Iran? Yes! Occasionally, I’ve discussed here at this blog the uncertain nature of al Qaeda’s position and role in Iran. Last summer, I wondered about an al Qaeda wild card in Iran.

“The Iran wild card: For many years, rumors of Iranian involvement and maybe conflict with al-Qaeda have persisted. Some senior al-Qaeda leaders, most notably Saif al-Adel, have allegedly been in a strange state of house arrest or operational support in Iran. Iran has always been a sly state sponsor of terrorist groups, both Sunni and Shia. If tensions were to arise between Iran and Israel or the U.S., would Iran seek to sustain al-Qaeda as a proxy? Analysts deliberating this issue may provide invaluable insights in the near future. “

But then just last month I had posted about the apprehension of Suleiman abu Ghaith, an old al Qaeda member seemingly expelled from Iran this year.  After this apprehension, I was thinking:

Well it seems my Iran wild card fears of summer 2012 may not be worthy of much attention.  If Suleiman was in fact the last al Qaeda member held by the IRGC, then, atleast on the surface, it would appear that Iran is not intending to use al Qaeda, a Sunni extremist group, as a strategic proxy against the West and Israel in the way that it backs other Sunni groups like Hamas.

Today, I’m not sure what to think.  But I do have lots of questions:

  • What was the Iranian State’s involvement in the AQ direction from Iran?  - Iran denies any involvement and I kind of think they probably had no involvement. But, maybe this is an underhanded proxy that Iran has decided to start leveraging.  I have no idea but will be interested to hear what surfaces.
  • What al Qaeda members are still in Iran? – The open source belief has generally been that Ghaith was one of the last al Qaeda guys hiding out in Iran. There are rumors of Saif al-Adel but as I referenced before, Vahid Brown had noted there may have been a prisoner swap some years back.
  • Why did al Qaeda choose to go through Iran to coordinate the attack planning? - My guess is that al Qaeda’s senior leaders in other locations may be too bogged down and monitored to effectively reach out to potential operatives in the West. So, maybe Iran is one of those places where al Qaeda thought they could slip by Western CT and coordinate a plot?  If that was their thinking, I guess they are wrong.
  • What’s with Canada? - In recent months, Canadians have been popping up all over in terrorism related issues.  Two Canadian attackers at the In Amenas attack in Algeria, recruits to al Shabaab in Somalia, now this.  What is the deal Canada? We here in the U.S. enjoy taking your best performing actors and singers, but not your terrorists.

 

Whose violent extremism are we countering? Revisiting CVE in the U.S. 2013

The threat of improvised explosive devices (IED) coming to the U.S. has been a nearly constant worry since about 2005.  As IED’s proliferated in Iraq, counterterrorism analysts and their agencies quickly realized that these easy to construct homemade devices could be the weapon of choice for al Qaeda popping up around the globe and even in the U.S. homeland.  So dangerous the threat of IED’s, entire organizations were constructed to disrupt and defeat their construction (JIEDDO). Around the U.S., law enforcement and homeland security folks were told to look for al Qaeda to begin using IED’s in the U.S.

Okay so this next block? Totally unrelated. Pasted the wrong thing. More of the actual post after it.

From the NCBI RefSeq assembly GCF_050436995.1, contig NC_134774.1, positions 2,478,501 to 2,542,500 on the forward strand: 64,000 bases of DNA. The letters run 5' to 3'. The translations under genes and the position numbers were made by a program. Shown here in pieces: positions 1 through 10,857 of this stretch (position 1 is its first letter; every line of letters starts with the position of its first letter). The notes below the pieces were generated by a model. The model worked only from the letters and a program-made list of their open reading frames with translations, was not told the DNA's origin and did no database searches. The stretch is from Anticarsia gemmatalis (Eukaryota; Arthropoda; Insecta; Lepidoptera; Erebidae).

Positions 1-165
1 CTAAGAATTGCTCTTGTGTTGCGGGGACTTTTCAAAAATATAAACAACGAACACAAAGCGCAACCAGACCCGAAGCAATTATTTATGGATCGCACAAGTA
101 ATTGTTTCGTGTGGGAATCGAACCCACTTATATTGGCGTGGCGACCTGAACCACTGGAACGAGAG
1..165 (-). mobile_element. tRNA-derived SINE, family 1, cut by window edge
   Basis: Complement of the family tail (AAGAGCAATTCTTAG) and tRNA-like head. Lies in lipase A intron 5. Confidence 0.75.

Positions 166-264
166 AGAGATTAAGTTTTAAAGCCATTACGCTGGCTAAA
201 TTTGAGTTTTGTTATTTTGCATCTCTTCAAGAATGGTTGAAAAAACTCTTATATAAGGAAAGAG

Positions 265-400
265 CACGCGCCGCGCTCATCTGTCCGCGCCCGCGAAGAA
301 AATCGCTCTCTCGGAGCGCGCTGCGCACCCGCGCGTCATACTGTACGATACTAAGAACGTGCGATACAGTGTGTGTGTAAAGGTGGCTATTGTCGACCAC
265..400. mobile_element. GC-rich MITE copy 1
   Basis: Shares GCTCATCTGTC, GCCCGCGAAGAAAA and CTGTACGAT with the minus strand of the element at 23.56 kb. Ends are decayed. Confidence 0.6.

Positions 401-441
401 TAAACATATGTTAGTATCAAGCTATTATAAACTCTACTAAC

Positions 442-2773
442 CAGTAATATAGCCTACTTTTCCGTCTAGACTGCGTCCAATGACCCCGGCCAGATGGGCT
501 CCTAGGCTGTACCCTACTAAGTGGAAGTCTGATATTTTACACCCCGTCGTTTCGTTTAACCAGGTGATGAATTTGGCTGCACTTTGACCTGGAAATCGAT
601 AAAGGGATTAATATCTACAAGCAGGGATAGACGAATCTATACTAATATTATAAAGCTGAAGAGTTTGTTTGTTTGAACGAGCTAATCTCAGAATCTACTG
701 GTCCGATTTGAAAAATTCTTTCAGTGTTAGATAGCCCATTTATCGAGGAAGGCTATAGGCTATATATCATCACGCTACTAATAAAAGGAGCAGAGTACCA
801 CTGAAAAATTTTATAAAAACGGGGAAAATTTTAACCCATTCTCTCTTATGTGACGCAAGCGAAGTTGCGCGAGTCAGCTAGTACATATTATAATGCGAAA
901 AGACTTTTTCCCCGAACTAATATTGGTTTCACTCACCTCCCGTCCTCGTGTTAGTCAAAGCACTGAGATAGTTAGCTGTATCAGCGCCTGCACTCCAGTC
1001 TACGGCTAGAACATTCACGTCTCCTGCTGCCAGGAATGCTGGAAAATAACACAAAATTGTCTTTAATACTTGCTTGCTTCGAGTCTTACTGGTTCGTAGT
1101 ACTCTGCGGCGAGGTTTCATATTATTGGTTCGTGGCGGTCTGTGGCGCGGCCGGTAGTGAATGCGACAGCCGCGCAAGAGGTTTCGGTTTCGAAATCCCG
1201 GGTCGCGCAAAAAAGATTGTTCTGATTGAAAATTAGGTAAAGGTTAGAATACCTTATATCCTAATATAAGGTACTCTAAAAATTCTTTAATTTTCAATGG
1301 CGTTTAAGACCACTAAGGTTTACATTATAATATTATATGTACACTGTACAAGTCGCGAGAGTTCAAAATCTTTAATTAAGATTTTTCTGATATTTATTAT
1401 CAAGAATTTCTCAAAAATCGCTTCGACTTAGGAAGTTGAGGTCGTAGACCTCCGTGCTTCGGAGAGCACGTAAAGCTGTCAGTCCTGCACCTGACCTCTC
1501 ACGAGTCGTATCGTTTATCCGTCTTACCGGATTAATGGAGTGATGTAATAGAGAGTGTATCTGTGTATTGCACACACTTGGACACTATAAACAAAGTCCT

On January 17, 2011, the fears of IED’s coming to the U.S. came to fruition.  A sophisticated IED was found on a park bench in Spokane, Washington set to be remotely detonated during a Martin Luther King day parade. A deliberate terrorist plot on a U.S. target using an IED.  Surely this would prompt the entire U.S. counterterrorism community to spring into action, right?  A whole-of-government approach to work with the population to root out support for extremism, right? While the FBI did quickly investigate the case and arrest the perpetrator, there was hardly any media coverage following up on how a terrorist attack could emerge from the community.  The attack, foiled by local law enforcement, quickly faded from the headlines.  Why you might ask? Because it wasn’t “al Qaeda” that perpetrated the attack, it was a white supremacist named Kevin Harpham from Kettle Falls, Washington. In Kettle Falls, some were “shocked” but others were less surprised (see the video below, watch to the 1:30 mark). Why would one be surprised? Kettle Falls sits in a region known for white supremacist and anti-government folks and is only a short drive from a place called Ruby Ridge, Idaho – the scene of a past U.S. government standoff.

Based on the location and severity of the Harpham plot, surely the U.S. government would see the need to engage in a whole-of-government approach to counter the persistent violent extremism emerging from this locale, right? Wouldn’t the U.S. want to employ its strategy to counter violent extremism as outlined in its new memorandum for state and local law enforcement? Couldn’t the federal government arrange an online and ground CVE program to win over the “hearts and minds” of locals and prevent this pervasive threat from emerging again in the Pacific Northwest?  The Harpham incident disappeared from the headlines quickly and on the Internet there’s actually very little reporting on Harpham or the plot.  I guess doing CVE in rural Washington amongst armed and often times well trained extremists was less than appealing for the CVE crowd.